Posted/Updated by Bryan Penberthy on 2015-03-19.
The peninsula that juts out into Lake Erie along the shores of Pennsylvania forms the Erie's natural harbor at Presque Isle Bay. Today, three lighthouses protect the harbor with the Presque Isle North Pierhead Lighthouse being one of them.
The French explored the area during the 1720s and called the area "Presque Isle," which translates to "almost an island." The French took control of the area in the 1750s and constructed Fort Presque Isle in the summer of 1753.
The British also sought to control the area, which led to the French and Indian War. With the British victory at the Battle of Fort Niagara, the French withdrew from the area, burning Fort Presque Isle during the retreat.
After the American Revolution, there were competing claims to the area known as the Erie Triangle. New York, Pennsylvania, Connecticut, and Massachusetts all laid claim to the territory. The federal government took control of the area in 1786 and in 1792 sold the rights to the area to Pennsylvania, as it was the only landlocked claimant.
An act of Congress dated May 1, 1810 authorized the construction of several lighthouses throughout the United States, with a lighthouse "on or near Presq'isle, in Lake Erie." After a construction delay due to the War of 1812, an appropriation of $17,000 made in 1817 restarted the construction of the lighthouses at Erie, Pennsylvania and Buffalo, New York.
During 1818, the Presque Isle Lighthouse, today referred to as the Erie Land Lighthouse, was erected on a bluff overlooking the entrance to Presque Isle Bay and the Erie Harbor. Its position on the bluff sometimes made it hard to see. This led to improvements being made near the harbor's entrance.
A survey of Erie Harbor was made in 1819 by Major John Anderson of the Topographical Engineers. It showed a sandbar at the entrance to the harbor and a narrow, crooked channel with a depth of 6 feet. Strong currents often ran into and out of the bay depending on how the wind blew.
By an act of March 3, 1823, an appropriation of $150 was made for a new survey and to establish a project for improving to the entrance to Erie Harbor. Captain T. W. Maurice, of the Corps. Of Engineers was put in charge of the project.
His plan was to constrict the width of the channel, hoping that the strong currents would scour out the sand bars, thus increasing the depth of the channel. An act of May 26, 1824 appropriated $20,000 to start the construction of the breakwaters and dredging the entrance to the channel. The work continued until 1829 when the initial construction phase of the harbor was completed.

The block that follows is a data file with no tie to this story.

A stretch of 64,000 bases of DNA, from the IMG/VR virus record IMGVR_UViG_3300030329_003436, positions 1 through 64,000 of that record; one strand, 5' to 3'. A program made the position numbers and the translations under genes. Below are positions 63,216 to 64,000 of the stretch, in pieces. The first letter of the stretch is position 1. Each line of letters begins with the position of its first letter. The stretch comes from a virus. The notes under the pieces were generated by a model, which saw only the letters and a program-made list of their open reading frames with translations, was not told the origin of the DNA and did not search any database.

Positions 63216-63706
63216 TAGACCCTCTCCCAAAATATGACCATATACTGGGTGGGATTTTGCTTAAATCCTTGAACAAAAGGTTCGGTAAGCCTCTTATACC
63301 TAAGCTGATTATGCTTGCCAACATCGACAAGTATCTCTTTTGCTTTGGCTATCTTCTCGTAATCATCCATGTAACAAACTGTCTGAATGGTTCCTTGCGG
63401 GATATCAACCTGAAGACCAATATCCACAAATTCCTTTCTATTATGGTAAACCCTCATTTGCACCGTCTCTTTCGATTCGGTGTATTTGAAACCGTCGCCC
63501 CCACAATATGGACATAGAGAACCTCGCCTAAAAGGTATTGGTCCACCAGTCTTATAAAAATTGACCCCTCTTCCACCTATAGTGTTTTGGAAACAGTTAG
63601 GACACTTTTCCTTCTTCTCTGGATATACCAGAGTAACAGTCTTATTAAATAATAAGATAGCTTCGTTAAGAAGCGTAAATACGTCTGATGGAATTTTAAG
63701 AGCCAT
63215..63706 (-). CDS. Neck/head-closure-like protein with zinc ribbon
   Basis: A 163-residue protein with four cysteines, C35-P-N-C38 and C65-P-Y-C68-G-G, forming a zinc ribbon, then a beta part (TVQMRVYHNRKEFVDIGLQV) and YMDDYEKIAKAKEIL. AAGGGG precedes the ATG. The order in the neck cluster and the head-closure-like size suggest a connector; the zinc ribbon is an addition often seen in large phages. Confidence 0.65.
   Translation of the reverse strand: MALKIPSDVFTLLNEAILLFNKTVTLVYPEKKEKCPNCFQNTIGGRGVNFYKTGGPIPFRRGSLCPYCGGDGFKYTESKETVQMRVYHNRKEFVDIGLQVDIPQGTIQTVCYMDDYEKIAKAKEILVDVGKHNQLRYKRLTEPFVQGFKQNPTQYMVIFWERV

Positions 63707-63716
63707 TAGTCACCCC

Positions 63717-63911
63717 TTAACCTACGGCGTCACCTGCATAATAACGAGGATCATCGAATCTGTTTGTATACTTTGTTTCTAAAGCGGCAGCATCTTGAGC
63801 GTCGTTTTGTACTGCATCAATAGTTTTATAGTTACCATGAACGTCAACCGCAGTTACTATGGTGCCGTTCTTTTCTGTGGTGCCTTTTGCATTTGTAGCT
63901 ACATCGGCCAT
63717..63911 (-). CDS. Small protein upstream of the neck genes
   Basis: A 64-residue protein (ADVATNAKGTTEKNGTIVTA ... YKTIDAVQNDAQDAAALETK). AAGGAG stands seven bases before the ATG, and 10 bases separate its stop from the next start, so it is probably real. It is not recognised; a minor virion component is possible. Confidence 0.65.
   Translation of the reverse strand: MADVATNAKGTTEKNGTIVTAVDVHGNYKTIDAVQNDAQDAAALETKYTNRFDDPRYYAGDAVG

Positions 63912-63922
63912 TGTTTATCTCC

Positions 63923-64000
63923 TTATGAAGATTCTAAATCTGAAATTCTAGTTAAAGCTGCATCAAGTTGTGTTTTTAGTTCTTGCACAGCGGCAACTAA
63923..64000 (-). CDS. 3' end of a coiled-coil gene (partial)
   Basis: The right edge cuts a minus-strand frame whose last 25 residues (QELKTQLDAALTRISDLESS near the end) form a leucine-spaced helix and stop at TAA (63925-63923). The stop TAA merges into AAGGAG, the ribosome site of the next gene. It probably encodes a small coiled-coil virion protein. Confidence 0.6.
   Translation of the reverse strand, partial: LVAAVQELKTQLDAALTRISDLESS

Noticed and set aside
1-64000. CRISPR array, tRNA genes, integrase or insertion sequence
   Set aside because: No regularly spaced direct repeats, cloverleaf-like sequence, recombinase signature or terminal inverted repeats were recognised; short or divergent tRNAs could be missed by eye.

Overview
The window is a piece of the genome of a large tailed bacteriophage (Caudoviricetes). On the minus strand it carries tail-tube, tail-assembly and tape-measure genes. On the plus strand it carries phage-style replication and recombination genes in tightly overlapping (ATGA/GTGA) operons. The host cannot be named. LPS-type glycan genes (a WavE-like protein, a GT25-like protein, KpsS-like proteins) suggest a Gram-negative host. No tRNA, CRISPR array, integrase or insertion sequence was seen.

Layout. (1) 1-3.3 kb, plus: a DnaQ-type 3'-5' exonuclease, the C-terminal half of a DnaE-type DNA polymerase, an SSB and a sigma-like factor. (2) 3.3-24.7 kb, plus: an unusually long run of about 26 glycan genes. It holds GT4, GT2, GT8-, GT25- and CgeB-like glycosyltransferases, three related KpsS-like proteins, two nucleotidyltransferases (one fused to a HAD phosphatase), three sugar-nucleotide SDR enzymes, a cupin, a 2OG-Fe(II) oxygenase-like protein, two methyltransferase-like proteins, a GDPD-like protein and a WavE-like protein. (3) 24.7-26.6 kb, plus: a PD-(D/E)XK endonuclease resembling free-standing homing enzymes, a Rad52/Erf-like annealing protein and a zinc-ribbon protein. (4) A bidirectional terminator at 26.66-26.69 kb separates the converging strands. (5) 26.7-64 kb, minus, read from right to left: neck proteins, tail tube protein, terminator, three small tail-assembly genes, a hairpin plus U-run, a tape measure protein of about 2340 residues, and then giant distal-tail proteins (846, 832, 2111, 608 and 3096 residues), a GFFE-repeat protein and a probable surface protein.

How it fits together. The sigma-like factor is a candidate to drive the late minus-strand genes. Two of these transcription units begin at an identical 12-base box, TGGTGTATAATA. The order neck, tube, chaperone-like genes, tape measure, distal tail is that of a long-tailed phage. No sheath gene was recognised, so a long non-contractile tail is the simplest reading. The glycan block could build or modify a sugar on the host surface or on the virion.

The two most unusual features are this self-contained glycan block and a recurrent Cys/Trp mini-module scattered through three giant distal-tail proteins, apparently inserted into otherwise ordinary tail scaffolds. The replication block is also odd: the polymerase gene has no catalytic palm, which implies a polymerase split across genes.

In 1830, Congress appropriated $2,500 for a beacon light to mark the end of the pier. The new light was a square, white, wooden beacon erected at the end of the North Channel pier.
By 1838, many of the nation's lighthouses were being inspected and reported on by various members of the U.S. Navy. In the tenth lighthouse district, which spanned from the St. Lawrence River down into Ohio, Lieutenant Charles T. Platt handled the inspections. For the Presque Isle North Pierhead Lighthouse he put the following text in his report:
The beacon, standing on the pier, is in as good condition as the mutilated state of the pier will admit. It should be rebuilt, as well as the dwelling in which the tender resides; but, before undertaking to rebuild either of these buildings, it will be both judicious and economical to remodel the pier with stone. When this is accomplished, one thousand dollars will be amply sufficient to establish the beacon now erected on a solid and permanent foundation; and an expenditure of five hundred dollars will then render the dwelling comfortable.
With the establishment of the United States Lighthouse Board in 1852, the system of lighthouses, fog bells, and buoys were removed from oversight by the U.S. Treasury department and put under the auspices of a group, which consisted of distinguished military officers, and civilian scientists who understood the business.
1859 Presque Isle Pierhead Lighthouse (NA)
One of the first tasks carried out by the newly appointed board was to outfit lighthouses with the more efficient Fresnel lens. Due to the number of lighthouses in use, this task would be carried out over the course of several years.